- #1

Ocata

- 198

- 5

Hello,

I'm trying to reconcile what seems to me to be a contradiction.

Last week, I did a lab experiment where we stacked some metal bars in a tray and measured the force required to pull the tray into motion and break away from the force of static friction. As we predicted, the more mass we placed in the tray, the more force was required to move the tray. So clearly, to me, as you increase the mass, you increase the weight, thus you increase the normal force, and so force of static friction increases since Fn(mue) = Force of Friction, which means the force required to pull the tray to overcome Fn increases as mass increases. I hope this is correct (or else I'll have to redo my lab report).

However, now that I'm learning about centripetal acceleration I'm going back to the linear static friction lesson from last week and wondering why the formula seems to lead to the masses cancelling out:

[itex][F_{net} = ma] = [F_{friction} = ma] = [μ(F_{N}) = ma] = [μ(F_{G}) = ma] = [μ(mg) = ma]

[μ(g) = a][/itex]

In our lab, we used one surface type. So μ remained constant. We calculated the weight of the cart using the same constant for gravity, 9.8m/s^2.

I definitely felt that has we added weight to the cart, I had to pull with more and more force to break the cart into motion. So why now that I'm learning about centripetal force am I learning that m actually cancels out of the equation?

If mass definitely has an effect on the frictional force, then why does it cancel out of the equation and why is said not to be a factor?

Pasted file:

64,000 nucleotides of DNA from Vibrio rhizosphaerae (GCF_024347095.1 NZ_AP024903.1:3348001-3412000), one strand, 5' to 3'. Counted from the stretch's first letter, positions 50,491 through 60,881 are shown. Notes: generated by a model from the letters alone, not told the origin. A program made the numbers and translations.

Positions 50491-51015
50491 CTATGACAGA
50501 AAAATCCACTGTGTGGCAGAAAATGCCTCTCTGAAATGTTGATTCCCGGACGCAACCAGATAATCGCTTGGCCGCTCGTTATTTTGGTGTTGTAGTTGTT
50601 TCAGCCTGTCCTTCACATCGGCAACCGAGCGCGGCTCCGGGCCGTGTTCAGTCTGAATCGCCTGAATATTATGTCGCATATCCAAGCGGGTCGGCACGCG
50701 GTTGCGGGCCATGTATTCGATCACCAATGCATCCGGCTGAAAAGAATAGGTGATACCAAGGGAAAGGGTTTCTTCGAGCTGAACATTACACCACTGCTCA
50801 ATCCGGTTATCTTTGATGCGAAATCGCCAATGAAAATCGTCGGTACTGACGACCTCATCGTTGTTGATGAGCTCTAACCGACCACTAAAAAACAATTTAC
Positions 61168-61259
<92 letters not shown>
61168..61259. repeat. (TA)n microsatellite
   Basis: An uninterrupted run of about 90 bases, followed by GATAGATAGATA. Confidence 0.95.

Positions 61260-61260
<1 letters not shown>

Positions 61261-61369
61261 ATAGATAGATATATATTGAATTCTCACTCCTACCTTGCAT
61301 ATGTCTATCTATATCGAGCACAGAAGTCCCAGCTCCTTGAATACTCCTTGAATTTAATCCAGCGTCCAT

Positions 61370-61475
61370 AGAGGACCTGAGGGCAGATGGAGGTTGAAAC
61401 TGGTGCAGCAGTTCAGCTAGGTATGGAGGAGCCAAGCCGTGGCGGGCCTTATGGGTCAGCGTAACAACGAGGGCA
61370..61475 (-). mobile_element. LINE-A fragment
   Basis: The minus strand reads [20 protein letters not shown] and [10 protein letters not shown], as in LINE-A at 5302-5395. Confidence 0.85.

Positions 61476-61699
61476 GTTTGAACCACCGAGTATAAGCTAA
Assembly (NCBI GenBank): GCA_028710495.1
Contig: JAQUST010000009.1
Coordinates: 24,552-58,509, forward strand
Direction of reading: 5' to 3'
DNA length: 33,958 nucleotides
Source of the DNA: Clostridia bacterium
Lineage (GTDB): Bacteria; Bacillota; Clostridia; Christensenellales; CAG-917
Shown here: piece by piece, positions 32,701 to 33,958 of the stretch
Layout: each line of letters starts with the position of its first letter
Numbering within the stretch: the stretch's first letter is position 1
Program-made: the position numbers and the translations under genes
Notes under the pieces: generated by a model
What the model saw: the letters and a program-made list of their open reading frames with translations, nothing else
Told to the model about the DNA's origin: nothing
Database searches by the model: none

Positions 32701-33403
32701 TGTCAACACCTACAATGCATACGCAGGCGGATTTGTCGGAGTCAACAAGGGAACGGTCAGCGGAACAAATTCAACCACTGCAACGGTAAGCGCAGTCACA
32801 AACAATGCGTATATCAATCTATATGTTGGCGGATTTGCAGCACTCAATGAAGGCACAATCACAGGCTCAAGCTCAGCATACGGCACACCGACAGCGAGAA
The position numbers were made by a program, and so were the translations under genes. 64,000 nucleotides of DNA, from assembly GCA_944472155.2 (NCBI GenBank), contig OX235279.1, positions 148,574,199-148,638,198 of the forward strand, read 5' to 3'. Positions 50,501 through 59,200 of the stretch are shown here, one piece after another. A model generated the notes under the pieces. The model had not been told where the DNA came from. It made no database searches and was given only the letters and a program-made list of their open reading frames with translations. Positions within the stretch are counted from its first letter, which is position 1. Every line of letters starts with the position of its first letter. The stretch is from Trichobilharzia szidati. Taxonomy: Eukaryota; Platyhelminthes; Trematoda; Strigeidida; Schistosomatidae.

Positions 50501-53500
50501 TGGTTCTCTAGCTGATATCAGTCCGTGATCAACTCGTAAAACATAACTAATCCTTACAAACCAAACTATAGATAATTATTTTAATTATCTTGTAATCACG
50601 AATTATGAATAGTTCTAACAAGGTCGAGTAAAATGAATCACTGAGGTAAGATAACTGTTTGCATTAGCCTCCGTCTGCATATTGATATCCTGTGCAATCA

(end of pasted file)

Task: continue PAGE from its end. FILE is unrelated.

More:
I'm trying to reconcile what seems to me to be a contradiction.

Last week, I did a lab experiment where we stacked some metal bars in a tray and measured the force required to pull the tray into motion and break away from the force of static friction. As we predicted, the more mass we placed in the tray, the more force was required to move the tray. So clearly, to me, as you increase the mass, you increase the weight, thus you increase the normal force, and so force of static friction increases since Fn(mue) = Force of Friction, which means the force required to pull the tray to overcome Fn increases as mass increases. I hope this is correct (or else I'll have to redo my lab report).

However, now that I'm learning about centripetal acceleration I'm going back to the linear static friction lesson from last week and wondering why the formula seems to lead to the masses cancelling out:

[itex][F_{net} = ma] = [F_{friction} = ma] = [μ(F_{N}) = ma] = [μ(F_{G}) = ma] = [μ(mg) = ma]

[μ(g) = a][/itex]

In our lab, we used one surface type. So μ remained constant. We calculated the weight of the cart using the same constant for gravity, 9.8m/s^2.

I definitely felt that has we added weight to the cart, I had to pull with more and more force to break the cart into motion. So why now that I'm learning about centripetal force am I learning that m actually cancels out of the equation?

If mass definitely has an effect on the frictional force, then why does it cancel out of the equation and why is said not to be a factor?

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